For a long time I’ve been interested in infographics. More recently I’m finding myself increasingly interested in data visualization. I don’t currently have the time to study any programming necessary for manipulating data, so I turned my attention to something I do know about – identifying and using freely available online services. So for the last couple of days I’ve been looking at what’s available, and here are some of my findings.
I’ll start with Tableau Public. On the site there’s free software to download, and the video provides an excellent introduction to the capabilities of the software and service. It’s simply a case of importing your data set and using the intuitive and straightforward operations of the software to quickly create visual representations of the data for easy interpretation. But that’s not all. You can now upload the graph, or map, or dashboard to the web onto the Tableau Software server. From there you can access it and embed it into a blog or elsewhere. But the information is served live, so it’s interactive, therefore the readers and other users of the information can manipulate the representation to narrow an area of the data, to target specific information of interest; heck, they can even embed it into their own blog and distribute the information more widely. The fact that the Wall Street Journal and UNESCO have used it to illustrate points from raw data has to speak volumes. I’ll certainly be using it in earnest from now on.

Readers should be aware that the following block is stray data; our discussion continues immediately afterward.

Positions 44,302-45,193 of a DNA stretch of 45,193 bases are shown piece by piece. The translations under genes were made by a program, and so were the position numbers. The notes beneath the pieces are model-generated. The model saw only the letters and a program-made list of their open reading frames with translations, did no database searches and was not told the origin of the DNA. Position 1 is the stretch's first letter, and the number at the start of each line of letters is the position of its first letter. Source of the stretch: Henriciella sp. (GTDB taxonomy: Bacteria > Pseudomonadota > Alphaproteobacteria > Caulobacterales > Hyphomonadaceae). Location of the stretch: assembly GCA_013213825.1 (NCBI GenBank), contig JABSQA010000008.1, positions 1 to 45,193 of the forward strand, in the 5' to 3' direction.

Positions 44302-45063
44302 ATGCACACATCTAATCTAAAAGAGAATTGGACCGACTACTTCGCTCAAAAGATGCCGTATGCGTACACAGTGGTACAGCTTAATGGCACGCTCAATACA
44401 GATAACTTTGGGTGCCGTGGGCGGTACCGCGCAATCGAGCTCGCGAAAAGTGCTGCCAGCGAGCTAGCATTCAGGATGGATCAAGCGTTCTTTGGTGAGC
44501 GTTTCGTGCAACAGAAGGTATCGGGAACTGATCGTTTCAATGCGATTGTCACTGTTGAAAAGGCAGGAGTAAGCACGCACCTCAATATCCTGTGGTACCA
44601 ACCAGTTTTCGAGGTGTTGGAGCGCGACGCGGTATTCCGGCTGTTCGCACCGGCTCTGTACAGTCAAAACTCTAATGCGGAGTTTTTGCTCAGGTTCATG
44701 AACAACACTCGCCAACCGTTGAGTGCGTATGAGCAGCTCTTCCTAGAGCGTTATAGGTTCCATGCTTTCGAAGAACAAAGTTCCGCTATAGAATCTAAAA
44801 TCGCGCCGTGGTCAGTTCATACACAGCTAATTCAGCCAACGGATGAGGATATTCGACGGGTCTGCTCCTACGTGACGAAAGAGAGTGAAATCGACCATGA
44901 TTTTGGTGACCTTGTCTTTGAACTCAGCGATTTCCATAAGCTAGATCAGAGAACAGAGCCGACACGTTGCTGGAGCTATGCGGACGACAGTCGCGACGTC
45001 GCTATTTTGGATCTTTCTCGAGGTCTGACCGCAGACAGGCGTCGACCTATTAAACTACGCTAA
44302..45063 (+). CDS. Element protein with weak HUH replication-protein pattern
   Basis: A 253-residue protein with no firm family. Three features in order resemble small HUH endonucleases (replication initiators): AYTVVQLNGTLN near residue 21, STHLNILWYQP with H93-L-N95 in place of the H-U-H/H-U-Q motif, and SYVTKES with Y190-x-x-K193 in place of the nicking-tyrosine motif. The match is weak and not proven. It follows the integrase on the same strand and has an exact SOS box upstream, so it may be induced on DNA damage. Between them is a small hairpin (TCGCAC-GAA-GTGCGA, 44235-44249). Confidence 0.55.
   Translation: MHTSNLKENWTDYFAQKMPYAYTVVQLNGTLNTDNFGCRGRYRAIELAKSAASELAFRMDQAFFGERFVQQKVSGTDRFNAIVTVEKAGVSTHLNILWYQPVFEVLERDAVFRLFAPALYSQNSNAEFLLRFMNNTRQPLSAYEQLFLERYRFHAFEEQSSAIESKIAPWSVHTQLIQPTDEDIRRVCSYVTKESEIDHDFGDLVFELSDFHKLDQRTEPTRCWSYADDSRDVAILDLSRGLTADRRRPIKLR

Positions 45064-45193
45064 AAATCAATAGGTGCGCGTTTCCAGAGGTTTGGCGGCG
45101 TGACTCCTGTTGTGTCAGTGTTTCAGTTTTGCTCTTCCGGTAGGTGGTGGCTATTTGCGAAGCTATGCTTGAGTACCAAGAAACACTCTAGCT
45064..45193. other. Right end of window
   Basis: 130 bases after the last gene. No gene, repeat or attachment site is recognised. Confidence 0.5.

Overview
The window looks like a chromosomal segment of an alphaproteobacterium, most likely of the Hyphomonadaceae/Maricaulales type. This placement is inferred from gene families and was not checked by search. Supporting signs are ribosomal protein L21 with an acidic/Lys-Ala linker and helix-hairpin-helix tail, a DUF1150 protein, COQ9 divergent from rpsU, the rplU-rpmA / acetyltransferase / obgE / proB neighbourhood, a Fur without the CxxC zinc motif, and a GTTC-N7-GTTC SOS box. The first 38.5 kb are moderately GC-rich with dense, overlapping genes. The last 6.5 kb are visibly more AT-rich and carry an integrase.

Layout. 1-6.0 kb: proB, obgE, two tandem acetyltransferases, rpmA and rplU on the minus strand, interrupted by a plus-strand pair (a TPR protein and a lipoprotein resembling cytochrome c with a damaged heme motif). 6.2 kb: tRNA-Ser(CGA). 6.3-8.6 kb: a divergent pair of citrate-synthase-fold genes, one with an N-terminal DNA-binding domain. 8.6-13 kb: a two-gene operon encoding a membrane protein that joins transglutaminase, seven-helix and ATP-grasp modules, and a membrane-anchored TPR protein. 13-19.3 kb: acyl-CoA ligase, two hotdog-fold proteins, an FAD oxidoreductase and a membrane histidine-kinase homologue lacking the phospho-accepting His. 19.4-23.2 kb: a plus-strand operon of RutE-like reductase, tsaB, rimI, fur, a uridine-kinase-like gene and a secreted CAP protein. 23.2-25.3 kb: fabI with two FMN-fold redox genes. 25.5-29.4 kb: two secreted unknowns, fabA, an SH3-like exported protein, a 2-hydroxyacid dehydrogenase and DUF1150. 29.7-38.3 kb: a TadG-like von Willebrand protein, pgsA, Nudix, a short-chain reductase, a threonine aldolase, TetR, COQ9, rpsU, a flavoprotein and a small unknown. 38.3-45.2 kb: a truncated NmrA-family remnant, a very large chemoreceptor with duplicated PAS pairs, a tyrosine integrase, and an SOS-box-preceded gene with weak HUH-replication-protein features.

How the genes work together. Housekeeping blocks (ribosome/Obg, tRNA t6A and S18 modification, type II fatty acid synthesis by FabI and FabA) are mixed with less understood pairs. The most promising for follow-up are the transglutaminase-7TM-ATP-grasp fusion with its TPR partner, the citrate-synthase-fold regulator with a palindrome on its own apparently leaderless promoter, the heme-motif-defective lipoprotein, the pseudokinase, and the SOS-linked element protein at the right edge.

Another service to consider is Widgenie. This is a completely online service that allows you to create five types of graphical output. There is a very useful realtime representation of the graph alongside the creation ‘wizard’. Once you’ve finished creating your ‘widget’ you can then link to the graph for example to give co-workers access, you can publish to your iGoogle desktop, or you can embed it using the supplied code into a blog or webpage. There are some useful instructional video screencasts to help you get started.
Finally, if you are wanting to study some existing data sets, relating to the UK ecomomy for example, I’d suggest having a look at Timetric. Here you can view graphs, and manipulate the data, adding in additional elements from a series to compare the data graphically. Here’s the Retail Price Index, UK: average prices of the basket of goods used as an example.